Monday, August 31, 2015

Fentanyl is deadly— but don't trade our freedom for safety

There's a new drug causing havoc, acetyl fentanyl mixed with heroin. It is killing people — and as usual politicians, those who lack any vision, intuition or the ability to grasp social change stick to the same old solutions and of course, those old solutions just done work.
Maine Attorney General Janet Mills was recently interviewed by NPR radio. She gave the same old answer to the problems with the out-dated "war on drugs."
She told NPR that prosecutors should seek the ability to make felony charges in fentanyl cases. She wants that both to push users to roll over on their friends and dealers and also forcing them into rehab.

"We want to have a significant sentence hanging over them, Mills says, "so that we can encourage them — force them, if you will — into treatment."

There is no question this is a dangerous mixture. Fentanyl is almost 100 times as strong as heroin. It's affects are supposed to be similar. The average addict could likely handle a grain or more of pure heroin. The problem is that they usually shoot up street heroin, up to a gram at a time because heroin gets cut with other powders from one drug dealer to the next to stretch it out. The average gram of street heroin is about 2 to 10 percent pure.  The fentalyn is being added by street dealers to boost their drug and make their customers satisfied so they will buy more. But a fentalyn high can be as much as a few grains of salt. It just takes a little too much of it to kill a person.
But new federal penalties are not inline with movements to stop the ridiculous jailing of people for petty drug charges. Such a movement has been going on in Wichita:

"The real problem is that locking up users of marijuana has filled our jails, and that has put a heavy tax burden on our society. It should be clear to everyone by now that we are locking people up for petty reasons.

The group JENI (Jobs and Education-Not Incarceration) and the Peace and Social Justice Center worked for months to gather the needed signatures to put this issue on the ballot in Wichita. They are concerned about mass incarceration and are looking for ways to reduce it. Keeping marijuana users out of prisons is a good first step".

Also there is the problem of freedom of choice. [1] We can decide what people actually do, but do we have the right to force them to change their minds?
Such tactics rarely work . There is evidence that drug treatment works, but mostly with people who WANT to get off drugs. If a person likes those drugs or feels a need to self medicate, they will only go on to using them again. From -សតិវ អតុ:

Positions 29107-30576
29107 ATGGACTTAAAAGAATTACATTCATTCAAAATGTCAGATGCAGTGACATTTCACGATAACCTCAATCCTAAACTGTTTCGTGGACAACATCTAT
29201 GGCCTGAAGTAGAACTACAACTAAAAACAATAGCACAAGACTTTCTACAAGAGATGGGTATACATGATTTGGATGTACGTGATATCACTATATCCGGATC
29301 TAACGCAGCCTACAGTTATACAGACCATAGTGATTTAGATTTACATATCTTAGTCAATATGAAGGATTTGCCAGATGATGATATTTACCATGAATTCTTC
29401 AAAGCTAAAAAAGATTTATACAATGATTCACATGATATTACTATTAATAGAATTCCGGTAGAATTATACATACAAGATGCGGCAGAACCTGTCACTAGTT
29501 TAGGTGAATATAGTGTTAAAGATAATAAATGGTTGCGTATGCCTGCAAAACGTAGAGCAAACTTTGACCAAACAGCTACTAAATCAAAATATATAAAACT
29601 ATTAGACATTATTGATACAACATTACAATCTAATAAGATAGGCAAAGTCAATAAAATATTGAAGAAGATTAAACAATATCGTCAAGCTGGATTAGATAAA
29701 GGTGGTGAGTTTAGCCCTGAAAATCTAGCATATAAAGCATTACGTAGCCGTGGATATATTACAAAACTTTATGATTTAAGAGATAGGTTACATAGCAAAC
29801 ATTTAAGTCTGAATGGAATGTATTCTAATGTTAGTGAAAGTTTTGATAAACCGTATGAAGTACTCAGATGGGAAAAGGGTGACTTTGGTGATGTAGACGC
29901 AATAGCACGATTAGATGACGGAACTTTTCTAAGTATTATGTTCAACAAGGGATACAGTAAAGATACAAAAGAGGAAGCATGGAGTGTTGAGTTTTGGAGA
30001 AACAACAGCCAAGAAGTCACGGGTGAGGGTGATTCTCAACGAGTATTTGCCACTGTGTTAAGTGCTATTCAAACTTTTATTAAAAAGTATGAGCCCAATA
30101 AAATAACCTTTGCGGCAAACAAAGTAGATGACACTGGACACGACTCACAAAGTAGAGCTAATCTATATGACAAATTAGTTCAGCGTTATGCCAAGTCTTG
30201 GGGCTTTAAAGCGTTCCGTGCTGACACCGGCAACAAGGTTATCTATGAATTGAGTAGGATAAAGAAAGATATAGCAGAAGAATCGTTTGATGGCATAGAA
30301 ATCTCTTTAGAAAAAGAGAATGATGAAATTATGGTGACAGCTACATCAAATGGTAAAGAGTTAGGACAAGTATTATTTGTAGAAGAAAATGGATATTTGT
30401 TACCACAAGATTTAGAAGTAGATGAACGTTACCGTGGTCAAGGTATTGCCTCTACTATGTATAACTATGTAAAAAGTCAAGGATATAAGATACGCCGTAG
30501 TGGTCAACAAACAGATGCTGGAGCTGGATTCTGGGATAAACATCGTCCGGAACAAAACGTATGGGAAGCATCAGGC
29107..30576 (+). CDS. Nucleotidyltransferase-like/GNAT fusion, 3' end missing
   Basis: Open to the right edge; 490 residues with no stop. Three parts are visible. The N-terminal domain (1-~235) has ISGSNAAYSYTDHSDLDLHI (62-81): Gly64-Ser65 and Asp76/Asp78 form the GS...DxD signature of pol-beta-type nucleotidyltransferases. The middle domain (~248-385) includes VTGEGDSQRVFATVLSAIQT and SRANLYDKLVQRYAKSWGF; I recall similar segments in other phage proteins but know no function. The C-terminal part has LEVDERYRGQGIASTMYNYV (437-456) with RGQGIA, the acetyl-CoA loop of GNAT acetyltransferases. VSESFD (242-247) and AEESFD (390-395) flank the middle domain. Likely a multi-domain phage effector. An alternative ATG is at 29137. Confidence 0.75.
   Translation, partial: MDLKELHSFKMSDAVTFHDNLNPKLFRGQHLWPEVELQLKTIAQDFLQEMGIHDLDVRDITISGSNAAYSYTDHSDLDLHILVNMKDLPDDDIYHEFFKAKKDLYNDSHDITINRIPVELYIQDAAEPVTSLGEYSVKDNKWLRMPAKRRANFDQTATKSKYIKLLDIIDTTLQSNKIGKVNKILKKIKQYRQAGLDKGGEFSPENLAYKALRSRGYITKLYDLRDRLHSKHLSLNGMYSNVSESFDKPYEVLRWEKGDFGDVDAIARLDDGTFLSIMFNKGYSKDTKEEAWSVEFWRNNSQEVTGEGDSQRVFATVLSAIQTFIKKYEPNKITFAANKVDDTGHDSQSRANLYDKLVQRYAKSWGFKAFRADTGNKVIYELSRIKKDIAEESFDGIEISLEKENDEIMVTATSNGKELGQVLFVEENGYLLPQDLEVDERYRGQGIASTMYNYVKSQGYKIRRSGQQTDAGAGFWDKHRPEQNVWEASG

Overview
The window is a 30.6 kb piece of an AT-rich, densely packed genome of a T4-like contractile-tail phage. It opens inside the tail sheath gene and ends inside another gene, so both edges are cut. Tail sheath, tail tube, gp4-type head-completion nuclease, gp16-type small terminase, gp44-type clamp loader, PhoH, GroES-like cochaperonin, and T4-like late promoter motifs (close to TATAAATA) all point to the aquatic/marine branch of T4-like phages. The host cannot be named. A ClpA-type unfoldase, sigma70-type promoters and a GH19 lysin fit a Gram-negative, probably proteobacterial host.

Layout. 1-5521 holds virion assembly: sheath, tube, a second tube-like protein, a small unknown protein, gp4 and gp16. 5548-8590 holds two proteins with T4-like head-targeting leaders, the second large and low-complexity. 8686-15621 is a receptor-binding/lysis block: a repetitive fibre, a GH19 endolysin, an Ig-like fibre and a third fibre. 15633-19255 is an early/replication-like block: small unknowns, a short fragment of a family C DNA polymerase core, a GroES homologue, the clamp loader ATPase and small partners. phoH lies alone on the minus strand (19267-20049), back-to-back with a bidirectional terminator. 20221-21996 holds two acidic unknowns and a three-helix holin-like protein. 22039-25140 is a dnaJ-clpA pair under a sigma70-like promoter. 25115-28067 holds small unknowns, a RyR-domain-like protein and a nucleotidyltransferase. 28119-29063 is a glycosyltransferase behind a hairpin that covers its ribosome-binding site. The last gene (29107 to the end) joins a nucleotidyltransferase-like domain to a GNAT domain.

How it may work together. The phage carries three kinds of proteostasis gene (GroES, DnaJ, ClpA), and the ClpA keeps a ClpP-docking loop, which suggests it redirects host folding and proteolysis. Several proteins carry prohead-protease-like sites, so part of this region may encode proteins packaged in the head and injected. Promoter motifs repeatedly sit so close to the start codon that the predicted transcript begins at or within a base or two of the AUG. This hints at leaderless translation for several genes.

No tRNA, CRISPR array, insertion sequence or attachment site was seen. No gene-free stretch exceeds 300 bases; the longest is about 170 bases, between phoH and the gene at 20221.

Our founding fathers called for “the pursuit of happiness.” And yet those who want certain drugs that may help them to feel better are denied by a puritan society that believes prayer and religion should be the only kind of self medication. The founding fathers’ words are simply ignored. We live in a “one-size fits all” society that believes we must all live the same, believe the same, act the same and live in a restricted environment where our life style choices are heavily controlled.

There is a the simple case that those who really want to self medicate with narcotics, for what ever reason, have the right to refuse treatment. They should not be forced into something they really don't want.
And there is the moral argument that those who fail treatment and get a felony conviction, they will not find work when they are released and they may end up permanently ruined.
We need to focus on reducing mass incarceration and protecting our freedoms. Drug laws lead to fascism.
Canada is experimenting with supplying addicts with prescription heroin. That is a different approach and one I feel is better than filling our jails with people who really aren't criminals. Also we don't need to recreate people in the state's own image and likeness.
So the bottom line is—yes fentanyl is a dangerous drug. But oppose taking our freedom away from us.

[1] Steve Otto, Can You Pass the Acid Test, (Publishamerica, Baltimore), 2007, pp. 10-11. 

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